Is there an easy way to determine the time in ticks, using date between now and some time tomorrow.
Off the top of my head - I'd look at the UNIX def of "Epoch Time", figure out the begin and end epoch times of interest, subtract, and then scale that to whatever.
Now, about your specific question about using the DATE(1) command, the UNIX man page for DATE(1) in the BSD General Commands Manual has this example:
On my OSX system, I get:
Here is another approach that may work for you...
Another possibile implementation to accomplish what you are trying to do would be with the UNIX
First, on OSX, the
Then, I did a sleep test as follows:
at this point, I put my OSX laptop to sleep, went in the kitchen and made a salad, came back, and here's the results:
So, it may be possible that the implementation of your particular
You have to be really careful when using kernel time structures (ticks and jiffies were meant to be used only by the scheduler for multitasking and internal kernel processes) .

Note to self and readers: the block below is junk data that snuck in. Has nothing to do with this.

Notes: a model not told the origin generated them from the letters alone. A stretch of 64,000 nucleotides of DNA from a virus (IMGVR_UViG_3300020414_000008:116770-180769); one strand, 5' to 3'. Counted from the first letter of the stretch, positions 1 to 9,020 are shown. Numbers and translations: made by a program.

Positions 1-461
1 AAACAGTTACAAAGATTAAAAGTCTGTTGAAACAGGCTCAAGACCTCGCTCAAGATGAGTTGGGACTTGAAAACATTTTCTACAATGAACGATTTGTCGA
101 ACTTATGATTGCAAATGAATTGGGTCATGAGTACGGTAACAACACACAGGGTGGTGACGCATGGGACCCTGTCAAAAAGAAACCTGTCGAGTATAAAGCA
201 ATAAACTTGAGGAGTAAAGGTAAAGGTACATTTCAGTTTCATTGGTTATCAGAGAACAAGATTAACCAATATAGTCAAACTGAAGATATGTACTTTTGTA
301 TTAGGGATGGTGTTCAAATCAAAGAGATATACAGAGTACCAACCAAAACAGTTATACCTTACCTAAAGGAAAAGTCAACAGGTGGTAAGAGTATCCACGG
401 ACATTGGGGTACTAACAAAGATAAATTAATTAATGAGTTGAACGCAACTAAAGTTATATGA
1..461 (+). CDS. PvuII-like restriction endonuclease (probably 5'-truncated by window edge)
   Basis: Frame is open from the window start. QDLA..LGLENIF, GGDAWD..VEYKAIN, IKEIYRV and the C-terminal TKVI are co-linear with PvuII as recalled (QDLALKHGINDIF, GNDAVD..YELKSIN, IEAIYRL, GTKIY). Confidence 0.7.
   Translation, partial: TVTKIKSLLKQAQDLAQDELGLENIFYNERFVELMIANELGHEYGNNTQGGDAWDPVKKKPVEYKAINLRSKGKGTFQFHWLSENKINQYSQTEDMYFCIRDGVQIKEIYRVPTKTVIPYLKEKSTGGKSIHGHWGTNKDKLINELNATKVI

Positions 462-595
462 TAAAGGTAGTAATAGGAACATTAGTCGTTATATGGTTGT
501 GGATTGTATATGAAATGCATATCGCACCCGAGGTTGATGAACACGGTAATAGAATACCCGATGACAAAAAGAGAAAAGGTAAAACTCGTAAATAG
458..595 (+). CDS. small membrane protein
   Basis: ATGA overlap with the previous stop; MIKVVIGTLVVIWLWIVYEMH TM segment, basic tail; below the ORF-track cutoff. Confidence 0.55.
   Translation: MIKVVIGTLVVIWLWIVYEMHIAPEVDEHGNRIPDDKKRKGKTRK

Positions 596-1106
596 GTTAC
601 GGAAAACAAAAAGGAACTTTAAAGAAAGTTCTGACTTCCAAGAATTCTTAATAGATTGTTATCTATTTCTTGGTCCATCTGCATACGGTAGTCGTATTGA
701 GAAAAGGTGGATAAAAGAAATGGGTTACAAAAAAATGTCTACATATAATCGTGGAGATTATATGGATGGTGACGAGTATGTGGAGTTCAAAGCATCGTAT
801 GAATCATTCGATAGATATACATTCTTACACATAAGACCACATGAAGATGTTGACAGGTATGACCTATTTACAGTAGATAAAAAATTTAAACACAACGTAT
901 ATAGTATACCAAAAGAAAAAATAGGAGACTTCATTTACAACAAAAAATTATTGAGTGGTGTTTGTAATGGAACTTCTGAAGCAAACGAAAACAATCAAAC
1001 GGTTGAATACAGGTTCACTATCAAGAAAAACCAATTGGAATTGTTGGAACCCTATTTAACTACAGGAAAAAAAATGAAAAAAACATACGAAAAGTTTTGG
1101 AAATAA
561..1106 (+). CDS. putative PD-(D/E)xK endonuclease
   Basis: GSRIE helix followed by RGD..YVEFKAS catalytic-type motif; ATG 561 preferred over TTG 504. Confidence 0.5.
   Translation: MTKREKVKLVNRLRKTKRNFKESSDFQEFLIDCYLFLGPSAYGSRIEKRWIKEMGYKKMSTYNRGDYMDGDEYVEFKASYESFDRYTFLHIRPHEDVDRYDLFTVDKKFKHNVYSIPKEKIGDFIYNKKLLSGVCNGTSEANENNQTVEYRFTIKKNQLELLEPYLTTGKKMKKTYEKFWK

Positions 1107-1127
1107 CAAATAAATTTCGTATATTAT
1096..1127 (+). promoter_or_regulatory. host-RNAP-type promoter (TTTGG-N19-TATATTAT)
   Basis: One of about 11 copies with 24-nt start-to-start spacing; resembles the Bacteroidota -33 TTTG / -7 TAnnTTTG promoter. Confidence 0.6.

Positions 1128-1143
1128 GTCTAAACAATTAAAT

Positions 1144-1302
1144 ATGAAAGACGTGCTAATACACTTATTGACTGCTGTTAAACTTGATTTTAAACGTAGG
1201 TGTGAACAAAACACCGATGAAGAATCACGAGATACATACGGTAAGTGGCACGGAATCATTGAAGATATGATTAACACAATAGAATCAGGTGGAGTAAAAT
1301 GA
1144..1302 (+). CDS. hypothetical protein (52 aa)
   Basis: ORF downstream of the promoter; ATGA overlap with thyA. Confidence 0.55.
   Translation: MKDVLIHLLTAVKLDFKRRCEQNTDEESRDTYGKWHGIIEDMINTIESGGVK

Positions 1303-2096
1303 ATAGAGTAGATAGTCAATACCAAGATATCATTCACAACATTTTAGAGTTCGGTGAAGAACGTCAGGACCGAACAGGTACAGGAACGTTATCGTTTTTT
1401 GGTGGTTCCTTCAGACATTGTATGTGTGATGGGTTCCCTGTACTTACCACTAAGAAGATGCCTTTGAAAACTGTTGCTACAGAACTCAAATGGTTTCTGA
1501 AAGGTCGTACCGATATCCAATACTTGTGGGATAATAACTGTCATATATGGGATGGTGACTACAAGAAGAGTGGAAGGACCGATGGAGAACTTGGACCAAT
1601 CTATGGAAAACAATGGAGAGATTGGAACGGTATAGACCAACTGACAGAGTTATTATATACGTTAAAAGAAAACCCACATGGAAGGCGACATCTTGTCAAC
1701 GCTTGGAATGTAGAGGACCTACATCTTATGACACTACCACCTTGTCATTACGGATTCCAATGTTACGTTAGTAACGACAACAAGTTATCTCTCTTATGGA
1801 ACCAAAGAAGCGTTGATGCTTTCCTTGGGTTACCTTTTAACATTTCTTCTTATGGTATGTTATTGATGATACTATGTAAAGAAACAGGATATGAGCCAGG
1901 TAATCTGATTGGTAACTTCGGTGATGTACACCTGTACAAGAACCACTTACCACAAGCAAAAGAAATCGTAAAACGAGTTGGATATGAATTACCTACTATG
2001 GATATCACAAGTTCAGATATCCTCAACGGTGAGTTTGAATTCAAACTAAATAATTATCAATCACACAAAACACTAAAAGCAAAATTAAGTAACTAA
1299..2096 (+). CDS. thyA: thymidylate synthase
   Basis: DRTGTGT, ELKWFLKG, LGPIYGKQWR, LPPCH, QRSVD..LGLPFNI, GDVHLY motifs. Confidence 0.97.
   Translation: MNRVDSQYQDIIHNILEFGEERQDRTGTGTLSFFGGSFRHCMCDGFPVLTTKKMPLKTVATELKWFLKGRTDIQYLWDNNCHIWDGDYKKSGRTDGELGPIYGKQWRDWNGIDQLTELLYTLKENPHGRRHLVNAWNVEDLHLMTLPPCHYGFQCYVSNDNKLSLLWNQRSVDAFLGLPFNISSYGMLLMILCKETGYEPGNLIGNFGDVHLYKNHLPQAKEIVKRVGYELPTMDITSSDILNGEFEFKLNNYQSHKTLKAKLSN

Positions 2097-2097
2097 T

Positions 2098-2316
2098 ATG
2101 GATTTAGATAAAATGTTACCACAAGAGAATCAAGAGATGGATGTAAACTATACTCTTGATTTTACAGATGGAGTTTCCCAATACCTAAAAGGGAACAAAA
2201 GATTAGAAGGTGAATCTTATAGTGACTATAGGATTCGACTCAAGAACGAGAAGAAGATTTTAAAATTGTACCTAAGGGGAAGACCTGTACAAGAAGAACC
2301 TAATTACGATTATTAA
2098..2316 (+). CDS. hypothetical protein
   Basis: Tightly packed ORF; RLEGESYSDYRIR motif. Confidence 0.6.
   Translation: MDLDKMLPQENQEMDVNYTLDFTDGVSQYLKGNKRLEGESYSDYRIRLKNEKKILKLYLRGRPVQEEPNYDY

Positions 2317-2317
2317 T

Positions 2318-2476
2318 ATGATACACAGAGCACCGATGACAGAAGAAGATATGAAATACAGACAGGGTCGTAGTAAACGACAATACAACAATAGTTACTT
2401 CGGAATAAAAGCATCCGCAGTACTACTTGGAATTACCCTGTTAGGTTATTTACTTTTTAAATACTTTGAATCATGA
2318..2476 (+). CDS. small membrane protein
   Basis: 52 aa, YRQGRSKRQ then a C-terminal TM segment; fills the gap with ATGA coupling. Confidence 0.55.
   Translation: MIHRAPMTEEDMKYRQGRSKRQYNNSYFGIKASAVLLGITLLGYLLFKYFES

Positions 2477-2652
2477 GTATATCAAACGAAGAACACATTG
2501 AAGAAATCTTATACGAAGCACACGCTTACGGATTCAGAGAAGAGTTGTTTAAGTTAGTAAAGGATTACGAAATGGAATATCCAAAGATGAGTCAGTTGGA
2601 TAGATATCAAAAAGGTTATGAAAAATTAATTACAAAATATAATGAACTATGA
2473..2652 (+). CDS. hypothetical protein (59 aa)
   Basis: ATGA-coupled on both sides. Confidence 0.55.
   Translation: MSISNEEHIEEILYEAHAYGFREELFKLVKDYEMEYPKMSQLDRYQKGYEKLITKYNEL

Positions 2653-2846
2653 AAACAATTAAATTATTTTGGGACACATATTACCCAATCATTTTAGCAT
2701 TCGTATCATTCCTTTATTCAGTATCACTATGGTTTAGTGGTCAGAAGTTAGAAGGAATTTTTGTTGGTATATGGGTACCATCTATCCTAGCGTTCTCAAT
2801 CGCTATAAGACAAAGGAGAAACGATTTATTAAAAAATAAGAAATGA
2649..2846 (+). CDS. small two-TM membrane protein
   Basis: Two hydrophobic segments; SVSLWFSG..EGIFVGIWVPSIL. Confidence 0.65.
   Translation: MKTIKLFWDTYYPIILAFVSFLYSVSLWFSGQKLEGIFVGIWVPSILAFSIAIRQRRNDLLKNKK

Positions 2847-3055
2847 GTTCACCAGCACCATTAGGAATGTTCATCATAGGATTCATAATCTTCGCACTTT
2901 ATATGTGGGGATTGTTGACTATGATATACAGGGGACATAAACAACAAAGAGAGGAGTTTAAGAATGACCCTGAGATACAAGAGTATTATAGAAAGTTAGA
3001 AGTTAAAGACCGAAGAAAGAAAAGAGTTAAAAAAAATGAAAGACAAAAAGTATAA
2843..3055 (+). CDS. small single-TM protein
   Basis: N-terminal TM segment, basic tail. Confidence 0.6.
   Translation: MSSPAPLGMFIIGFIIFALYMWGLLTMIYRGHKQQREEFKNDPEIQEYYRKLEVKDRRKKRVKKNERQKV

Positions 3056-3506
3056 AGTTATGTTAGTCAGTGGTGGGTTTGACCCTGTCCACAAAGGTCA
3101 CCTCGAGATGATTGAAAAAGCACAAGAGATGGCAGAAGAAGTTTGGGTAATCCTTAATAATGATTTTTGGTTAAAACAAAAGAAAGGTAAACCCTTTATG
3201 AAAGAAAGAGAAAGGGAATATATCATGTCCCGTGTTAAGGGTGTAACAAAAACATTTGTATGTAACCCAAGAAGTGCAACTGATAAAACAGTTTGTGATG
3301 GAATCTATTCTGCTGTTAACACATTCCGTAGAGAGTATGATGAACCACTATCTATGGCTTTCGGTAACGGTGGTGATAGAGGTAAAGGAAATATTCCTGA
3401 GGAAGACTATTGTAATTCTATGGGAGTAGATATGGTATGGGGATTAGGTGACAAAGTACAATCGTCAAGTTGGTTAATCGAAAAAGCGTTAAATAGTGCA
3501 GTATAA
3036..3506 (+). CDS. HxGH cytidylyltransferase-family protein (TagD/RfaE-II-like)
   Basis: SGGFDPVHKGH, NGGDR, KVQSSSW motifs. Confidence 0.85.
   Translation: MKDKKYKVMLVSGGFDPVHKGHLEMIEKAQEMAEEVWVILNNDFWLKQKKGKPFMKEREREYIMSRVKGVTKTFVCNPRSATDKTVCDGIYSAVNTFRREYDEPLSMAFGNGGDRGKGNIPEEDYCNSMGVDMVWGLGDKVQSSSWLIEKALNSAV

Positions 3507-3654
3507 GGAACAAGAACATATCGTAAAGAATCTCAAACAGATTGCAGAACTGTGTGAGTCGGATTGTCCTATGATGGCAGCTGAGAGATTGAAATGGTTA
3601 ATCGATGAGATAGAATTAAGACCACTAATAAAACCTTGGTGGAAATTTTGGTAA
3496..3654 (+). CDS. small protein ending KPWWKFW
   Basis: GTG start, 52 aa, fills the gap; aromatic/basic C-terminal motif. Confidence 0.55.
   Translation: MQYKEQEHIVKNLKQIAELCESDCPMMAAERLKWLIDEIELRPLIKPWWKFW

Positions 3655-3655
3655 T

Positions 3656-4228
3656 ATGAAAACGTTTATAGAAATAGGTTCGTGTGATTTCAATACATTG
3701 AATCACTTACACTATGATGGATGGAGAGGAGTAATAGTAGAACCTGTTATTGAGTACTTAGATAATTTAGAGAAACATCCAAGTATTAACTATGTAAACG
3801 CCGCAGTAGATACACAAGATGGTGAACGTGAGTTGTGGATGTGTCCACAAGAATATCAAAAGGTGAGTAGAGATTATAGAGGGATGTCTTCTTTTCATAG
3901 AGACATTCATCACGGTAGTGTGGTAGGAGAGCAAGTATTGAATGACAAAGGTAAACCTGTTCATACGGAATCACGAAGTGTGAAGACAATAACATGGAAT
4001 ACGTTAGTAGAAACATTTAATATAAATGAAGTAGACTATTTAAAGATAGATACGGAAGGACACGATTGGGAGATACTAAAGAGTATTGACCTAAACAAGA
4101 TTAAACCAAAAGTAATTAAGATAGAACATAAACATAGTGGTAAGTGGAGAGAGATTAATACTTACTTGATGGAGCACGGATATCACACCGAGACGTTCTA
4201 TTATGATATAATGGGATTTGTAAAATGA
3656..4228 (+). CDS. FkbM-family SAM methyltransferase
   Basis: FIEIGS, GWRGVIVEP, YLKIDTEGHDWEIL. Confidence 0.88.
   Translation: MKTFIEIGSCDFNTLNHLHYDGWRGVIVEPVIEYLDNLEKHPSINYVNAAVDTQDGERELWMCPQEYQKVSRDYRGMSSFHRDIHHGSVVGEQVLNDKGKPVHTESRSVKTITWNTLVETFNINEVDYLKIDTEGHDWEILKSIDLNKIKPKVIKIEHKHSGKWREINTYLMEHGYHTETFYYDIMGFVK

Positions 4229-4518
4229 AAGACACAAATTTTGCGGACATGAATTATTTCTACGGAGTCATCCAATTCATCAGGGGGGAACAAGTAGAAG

Linux uses jiffies, not ticks (Windows, Unix and the BSDs use ticks), and the amount of time varies per the architecture. On an x86 or AMD64 platform, Linux has 100 Jiffies per second (by default, this can be changed). Also, there's no guarantee that a Jiffy is exactly 10ms, various factors can change it by a little bit each time, and eventually this can add up to a meaningful difference.
Getting more complicated, the latest kernels are tickless, their kernels do not "wake up" on a regular interval to do multitasking and all that. Instead each time a "wake up" is done, the kernel figures out when it needs to wake up next and schedules an interrupt timer to fire at that time. On these systems there's no such thing as a tick or jiffy with a consistent time allocation.